En Español

Q. Who is Mr. Smarty Plants?

A: There are those who suspect Wildflower Center volunteers are the culpable and capable culprits. Yet, others think staff members play some, albeit small, role. You can torture us with your plant questions, but we will never reveal the Green Guru's secret identity.

Help us grow by giving to the Plant Database Fund or by becoming a member

Did you know you can access the Native Plant Information Network with your web-enabled smartphone?

Share

Ask Mr. Smarty Plants

Ask Mr. Smarty Plants is a free service provided by the staff and volunteers at the Lady Bird Johnson Wildflower Center.

Search Smarty Plants
    
 
See a list of all Smarty Plants questions

Please forgive us, but Mr. Smarty Plants has been overwhelmed by a flood of mail and must take a break for awhile to catch up. We hope to be accepting new questions again soon. Thank you!

Need help with plant identification, visit the plant identification page.

 
rate this answer
Not Yet Rated

Monday - July 05, 2010

From: Austin, TX
Region: Southwest
Topic: Pruning, Seasonal Tasks, Herbs/Forbs
Title: Deadheading Mexican hat to produce more blooms in Austin
Answered by: Barbara Medford

QUESTION:

I have several Mexican hat (rudbeckia) plants growing wild in my yard. Would deadheading now give them a second flush of bloom in fall?

ANSWER:

It is almost always a good idea to deadhead flowers to encourage reblooming, whether they are perennial or annual. The Ratibida columnifera (upright prairie coneflower) is a perennial, but the best way to reproduce it is by seed. The first order of business for any organism is to reproduce itself; in the case of a plant it usually does so by producing seeds. The seeds are a result of the blooming of the plant, which blooms may attract propagators like bees or birds, and then the seeds are produced. Seed production follows along as the bloom begins to dry. If the  bloom is snipped off, usually down to the next twig joint, the plant's plans to reproduced itself will have been thwarted, and it will start up some more buds and blooms, at least until the season is over and/or the plant is exhausted. The blooming period of the Mexican hat is from May to October, with variations allowing for the difference in climate in the 36 states and 4 Canadian provinces in which this plant grows. If you have blooms on your plants now, in early July, you can begin snipping off the fading blooms before they set seed. Most plants do seem to have spurts, or what you refer to as a second flush, of blooms, so you may think you have lost any further blooming when you deadhead like that. However, in a matter of a week or so, new buds will begin to form, and you can go through the whole cycle again. Of course, if you want the plant to self-seed itself, you should leave some of the drying blooms alone, and either harvest the seed or let it fall in place, for more fresh plants next year. Please note that plants that you are encouraging to re-bloom and thus re-seed will need a little extra water as that is going on-you are basically asking the plant to go above and beyond its usual procedure.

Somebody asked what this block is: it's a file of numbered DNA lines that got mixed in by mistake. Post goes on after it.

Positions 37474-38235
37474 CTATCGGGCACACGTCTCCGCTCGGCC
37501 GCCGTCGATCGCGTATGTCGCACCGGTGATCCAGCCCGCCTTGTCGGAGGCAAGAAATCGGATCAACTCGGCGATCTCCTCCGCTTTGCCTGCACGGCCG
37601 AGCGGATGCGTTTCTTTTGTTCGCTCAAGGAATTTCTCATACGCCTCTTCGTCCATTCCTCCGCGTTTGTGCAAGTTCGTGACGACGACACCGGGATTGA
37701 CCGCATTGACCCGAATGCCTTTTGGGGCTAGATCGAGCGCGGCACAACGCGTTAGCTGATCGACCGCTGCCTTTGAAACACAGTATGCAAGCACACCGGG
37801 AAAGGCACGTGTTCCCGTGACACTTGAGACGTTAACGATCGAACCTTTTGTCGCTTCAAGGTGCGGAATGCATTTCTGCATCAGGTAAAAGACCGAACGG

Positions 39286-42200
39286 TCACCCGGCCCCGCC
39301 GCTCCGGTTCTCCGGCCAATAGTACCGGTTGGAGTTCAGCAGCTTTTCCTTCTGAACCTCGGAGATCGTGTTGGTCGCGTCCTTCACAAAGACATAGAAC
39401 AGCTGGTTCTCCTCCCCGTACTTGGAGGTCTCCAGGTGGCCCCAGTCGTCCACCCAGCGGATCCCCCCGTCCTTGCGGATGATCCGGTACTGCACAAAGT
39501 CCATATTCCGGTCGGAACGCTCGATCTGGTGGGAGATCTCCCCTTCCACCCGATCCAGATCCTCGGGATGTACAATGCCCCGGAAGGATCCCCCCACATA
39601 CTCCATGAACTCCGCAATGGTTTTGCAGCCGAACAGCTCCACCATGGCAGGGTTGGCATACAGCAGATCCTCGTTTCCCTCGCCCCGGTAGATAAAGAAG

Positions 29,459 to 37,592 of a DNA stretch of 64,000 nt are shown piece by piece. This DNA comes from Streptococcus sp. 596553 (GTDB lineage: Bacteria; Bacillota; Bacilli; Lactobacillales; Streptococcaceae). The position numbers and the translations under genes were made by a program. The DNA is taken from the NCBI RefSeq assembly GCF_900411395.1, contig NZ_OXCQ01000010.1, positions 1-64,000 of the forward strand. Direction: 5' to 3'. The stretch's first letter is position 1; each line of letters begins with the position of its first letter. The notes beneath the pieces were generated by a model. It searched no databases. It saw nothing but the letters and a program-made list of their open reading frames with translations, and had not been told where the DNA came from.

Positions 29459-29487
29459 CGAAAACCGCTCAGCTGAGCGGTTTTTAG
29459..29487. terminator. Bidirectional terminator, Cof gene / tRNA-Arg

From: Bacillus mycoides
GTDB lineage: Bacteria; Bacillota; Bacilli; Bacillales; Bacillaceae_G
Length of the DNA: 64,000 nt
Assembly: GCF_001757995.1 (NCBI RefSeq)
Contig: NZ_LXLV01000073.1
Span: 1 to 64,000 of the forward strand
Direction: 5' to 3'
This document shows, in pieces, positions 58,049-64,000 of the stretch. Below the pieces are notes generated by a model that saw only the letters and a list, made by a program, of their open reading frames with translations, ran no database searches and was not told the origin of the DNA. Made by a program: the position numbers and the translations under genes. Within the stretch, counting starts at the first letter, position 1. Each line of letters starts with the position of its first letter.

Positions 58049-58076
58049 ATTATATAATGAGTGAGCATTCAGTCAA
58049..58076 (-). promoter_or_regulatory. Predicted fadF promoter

Propagation

Propagation Material: Seeds
Description: Very easy to propagate from seed in spring or fall though a fall seeding is recommended. Seeds do not have to be treated but may benefit from a period of stratification. Plants from seed usually bloom the second year. Be sure the seed is in good contact with the soil by lightly raking it into loose topsoil. Seeding rate is two to four pounds per acre. There are approximately 1,230,000 seeds per pound.
Seed Collection: Seed is available commercially or can be collected in late summer. Collect seed from several plants to increase the spectrum of color. If possible, collect seed from plants with solid yellow ray petals to contrast with plants with reddish-brown ray plants.
Seed Treatment: Stratify at 40 degrees for 9 weeks.
Commercially Avail: yes
Maintenance: Supplemental watering may be required if the winter and spring are unusually dry. Watering in summer often extends the flowering period. After flowering ceases, allow seed to completely mature (let cones become dry and brown) before mowing for reseeding or collecting seed to plant in another area.

 

From the Image Gallery


Mexican hat
Ratibida columnifera

Mexican hat
Ratibida columnifera

More Seasonal Tasks Questions

Winter pruning for yucca in Adrian, Michigan
October 11, 2010 - Can I cut yucca plants down for winter months.
view the full question and answer

Drought affecting native trees from The Woodlands
August 18, 2011 - I've been trying to grow native trees in my yard for the past 3 years and I'm starting to question whether the amount of time required to spend watering them during the long hot season in Texas is r...
view the full question and answer

Pruning cherry laurel in January in Austin
January 07, 2011 - Do trust I checked Q&A first. Can Cherry Laurel shrubs be pruned earlier than late winter in Austin? I foolishly planted 12 native Cherry Laurel standards on our suburban property line 5 years ago. I ...
view the full question and answer

Using Dormant Oils in the Winter
January 20, 2015 - What are your thoughts on the use of dormant oils as part of a winter maintenance program? I live in Austin, Texas.
view the full question and answer

Cutting back woody plants after freeze in Leander TX
December 10, 2009 - I have several woody shrubs in a prominent location. Now that the leaves have frozen, how far back should I cut them? These are Flame Acanthus, Salvia ballotiflora, and Aloysia macrostachya, but I w...
view the full question and answer

Support the Wildflower Center by Donating Online or Becoming a Member today.
E-NEWSLETTER | BECOME A MEMBER | DONATE NOW | MEDIA | JOBS | SITEMAP | STAFF INTRANET
© 2016 Lady Bird Johnson Wildflower Center